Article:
Jetstar Asia received (17-Oct-2012) the first of six new A320s as part of a fleet rejuvenation programme. Five of the brand new aircraft will replace older A320s in the Jetstar Asia fleet. An additional aircraft will see the overall fleet grow to 17 A320s, representing a net increase of one. Combined, the six new aircraft have an approximate value of USD530 million at Jun-2012 list prices. Upon full delivery of all six aircraft by February 2013, Jetstar Asia’s fleet of A320s will have an average age of just three years. Jetstar Asia CEO Barathan Pasupathi said operating a modern fleet was essential for the airline to continue into its next phase of growth. “Maintaining a young fleet of A320s translates to significant cost savings, and operational improvements, thereby allowing us to offer a superior travel experience at consistently low fares,” he said. One of the new A320 aircraft will be fitted with Airbus ‘Sharklets’. Jetstar Asia expects to be the first Singapore-based airline, and also the first in the Jetstar Group, to operate A320s with the Sharklet wingtips.The six leased aircraft are taken from the existing Qantas Group fleet procurement arrangements for A320s, announced in Aug-2011. Other Jetstar airlines are also on track to receive new A320s fitted with Sharklets in 2013. [more - original PR]
Jetstar Asia receives first A320 as part of fleet rejuvenation programme
You may also be interested in the following articles...
Tigerair Singapore prepares to resume expansion in late 2017 and 2018; feeding Scoot will be crucial
Singapore Airlines (SIA) short haul LCC subsidiary Tigerair is planning to resume expansion in 2H2017, ending a three-year hiatus from growth. The resumption of fleet and capacity expansion is made possible by the completion of a turnaround effort.
Tigerair Singapore is now back in the black after more than two years of losses driven by overcapacity. Market conditions in Singapore have improved, and a virtual merger with Scoot is starting to open up new opportunities for expansion since Scoot needs Tigerair to feed its fast-growing medium/long haul operation.
Tigerair currently operates 23 A320 family aircraft, having reduced its fleet from a high of 27 aircraft in 2014. The LCC is now planning to add six A320s in 2017 and 2018, resulting in a new all-time high of 29 aircraft. Tigerair, which became 100% SIA owned in early 2016, also has 39 A320neos on order that will be used for a combination of fleet renewal and growth over the next decade.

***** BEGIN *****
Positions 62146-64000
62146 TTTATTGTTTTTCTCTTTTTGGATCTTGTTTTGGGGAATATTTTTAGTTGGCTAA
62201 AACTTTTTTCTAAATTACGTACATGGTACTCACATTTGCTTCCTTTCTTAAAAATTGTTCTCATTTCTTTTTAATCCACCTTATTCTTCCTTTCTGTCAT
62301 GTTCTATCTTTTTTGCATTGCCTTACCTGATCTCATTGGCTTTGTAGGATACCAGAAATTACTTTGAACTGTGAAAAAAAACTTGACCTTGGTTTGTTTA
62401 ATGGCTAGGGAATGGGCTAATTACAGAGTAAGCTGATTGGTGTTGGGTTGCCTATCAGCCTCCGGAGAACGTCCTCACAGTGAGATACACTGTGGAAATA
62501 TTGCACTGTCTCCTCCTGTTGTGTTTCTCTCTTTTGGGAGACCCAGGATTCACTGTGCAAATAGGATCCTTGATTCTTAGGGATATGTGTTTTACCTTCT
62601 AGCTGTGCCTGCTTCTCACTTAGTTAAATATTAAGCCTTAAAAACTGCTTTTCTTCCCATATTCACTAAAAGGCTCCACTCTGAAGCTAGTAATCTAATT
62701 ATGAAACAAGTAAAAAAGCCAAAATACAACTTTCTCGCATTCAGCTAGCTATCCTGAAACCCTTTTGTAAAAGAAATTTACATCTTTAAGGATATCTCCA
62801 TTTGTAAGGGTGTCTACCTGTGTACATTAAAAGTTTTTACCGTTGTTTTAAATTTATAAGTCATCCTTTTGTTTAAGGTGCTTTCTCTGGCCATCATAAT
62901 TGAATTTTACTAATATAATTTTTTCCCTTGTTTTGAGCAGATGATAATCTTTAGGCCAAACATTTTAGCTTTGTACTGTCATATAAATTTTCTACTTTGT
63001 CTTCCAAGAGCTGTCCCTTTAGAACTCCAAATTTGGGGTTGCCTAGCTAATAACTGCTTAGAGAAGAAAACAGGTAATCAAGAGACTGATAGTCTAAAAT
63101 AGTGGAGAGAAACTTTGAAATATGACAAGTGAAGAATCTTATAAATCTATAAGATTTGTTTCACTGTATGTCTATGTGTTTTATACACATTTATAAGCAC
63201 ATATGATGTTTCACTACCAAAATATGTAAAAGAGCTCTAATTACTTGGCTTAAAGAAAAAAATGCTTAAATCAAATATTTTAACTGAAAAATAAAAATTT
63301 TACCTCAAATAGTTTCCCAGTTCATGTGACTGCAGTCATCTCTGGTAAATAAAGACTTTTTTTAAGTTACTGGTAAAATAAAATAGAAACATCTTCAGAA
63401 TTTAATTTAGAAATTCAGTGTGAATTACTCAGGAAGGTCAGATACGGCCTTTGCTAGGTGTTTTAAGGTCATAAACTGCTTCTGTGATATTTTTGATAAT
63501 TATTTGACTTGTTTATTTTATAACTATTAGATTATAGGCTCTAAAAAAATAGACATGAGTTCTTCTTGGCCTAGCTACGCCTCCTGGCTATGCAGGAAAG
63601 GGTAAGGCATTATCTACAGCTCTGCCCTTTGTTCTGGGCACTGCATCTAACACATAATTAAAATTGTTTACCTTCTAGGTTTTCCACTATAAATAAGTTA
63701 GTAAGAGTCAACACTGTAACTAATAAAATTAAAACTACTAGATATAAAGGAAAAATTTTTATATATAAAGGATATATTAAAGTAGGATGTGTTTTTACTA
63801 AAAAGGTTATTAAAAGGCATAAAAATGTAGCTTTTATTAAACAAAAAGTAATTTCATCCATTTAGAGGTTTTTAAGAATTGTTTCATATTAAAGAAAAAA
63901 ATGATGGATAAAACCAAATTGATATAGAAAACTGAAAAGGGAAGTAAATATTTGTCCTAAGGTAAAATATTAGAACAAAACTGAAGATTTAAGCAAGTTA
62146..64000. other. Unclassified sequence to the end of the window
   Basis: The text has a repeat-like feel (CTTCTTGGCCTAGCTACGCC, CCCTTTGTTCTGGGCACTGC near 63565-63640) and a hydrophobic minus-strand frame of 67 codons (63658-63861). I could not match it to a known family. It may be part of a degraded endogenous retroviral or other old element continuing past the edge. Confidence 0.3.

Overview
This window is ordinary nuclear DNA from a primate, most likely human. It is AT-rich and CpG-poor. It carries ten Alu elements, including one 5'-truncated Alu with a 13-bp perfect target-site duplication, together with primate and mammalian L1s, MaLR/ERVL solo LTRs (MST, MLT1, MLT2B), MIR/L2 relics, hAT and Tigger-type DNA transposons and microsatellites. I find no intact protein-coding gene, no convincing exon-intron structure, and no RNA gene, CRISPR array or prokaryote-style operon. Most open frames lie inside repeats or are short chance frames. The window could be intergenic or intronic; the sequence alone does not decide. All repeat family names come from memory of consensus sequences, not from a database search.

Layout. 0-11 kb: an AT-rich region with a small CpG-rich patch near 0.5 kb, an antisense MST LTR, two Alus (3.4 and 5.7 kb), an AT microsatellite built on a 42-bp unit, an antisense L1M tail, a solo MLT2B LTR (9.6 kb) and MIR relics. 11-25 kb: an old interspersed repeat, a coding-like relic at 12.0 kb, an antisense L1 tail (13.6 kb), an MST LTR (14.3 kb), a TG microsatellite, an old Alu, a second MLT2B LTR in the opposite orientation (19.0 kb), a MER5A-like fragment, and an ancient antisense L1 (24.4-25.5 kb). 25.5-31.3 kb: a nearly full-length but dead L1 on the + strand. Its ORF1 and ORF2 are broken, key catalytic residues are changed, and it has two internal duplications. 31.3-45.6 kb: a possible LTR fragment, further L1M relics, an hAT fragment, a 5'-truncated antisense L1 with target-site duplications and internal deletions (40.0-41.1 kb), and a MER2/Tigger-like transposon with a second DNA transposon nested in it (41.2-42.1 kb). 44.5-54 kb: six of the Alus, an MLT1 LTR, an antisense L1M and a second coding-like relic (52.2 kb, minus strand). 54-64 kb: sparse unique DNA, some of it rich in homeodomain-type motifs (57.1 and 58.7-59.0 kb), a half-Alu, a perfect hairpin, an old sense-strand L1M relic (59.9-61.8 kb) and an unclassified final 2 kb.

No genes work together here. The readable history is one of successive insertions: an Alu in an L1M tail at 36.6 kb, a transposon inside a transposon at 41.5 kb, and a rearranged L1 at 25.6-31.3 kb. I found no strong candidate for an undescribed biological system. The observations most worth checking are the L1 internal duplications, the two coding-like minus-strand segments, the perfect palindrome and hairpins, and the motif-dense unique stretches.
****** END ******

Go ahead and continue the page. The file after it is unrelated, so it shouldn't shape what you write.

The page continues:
China is not the only game in town: Asia’s other aviation growth markets
China captures headlines and imaginations in terms of market growth potential, and rightly so - it will generate 100 million tourists annually by the end of this decade. But there are other markets in Southeast Asia that show high potential and remarkable promise for future growth opportunities.
The large aircraft order book hovering over the region has attracted significant attention from the global industry in recent years. Much of this is directed at short haul markets, as new LCCs expand and regional commerce develops. While the rate of growth has been slowing, the order book suggests at some point the rate of LCC growth in Southeast Asia will re-accelerate. Southeast Asian LCCs currently have over 1,100 orders, including almost 90 widebody aircraft. LCCs currently account for about 75% of orders among Southeast Asian airlines but only about 33% of the active fleet. Even when factoring in replacements the size of the LCC fleet should more than double over the next decade.
Three Southeast Asian markets recorded double-digit passenger growth in 2015 – Thailand, Vietnam and Cambodia – while another three experienced high single-digit growth – the Philippines, Laos and Myanmar. Indonesia and Malaysia have struggled recently but should see faster growth rates again in the medium to long term. Indonesia, with its 200 million population, is perhaps the quiet medium term performer. Thailand and Vietnam, for now, remain the hottest markets in Southeast Asia. Myanmar is also intriguing, but much smaller.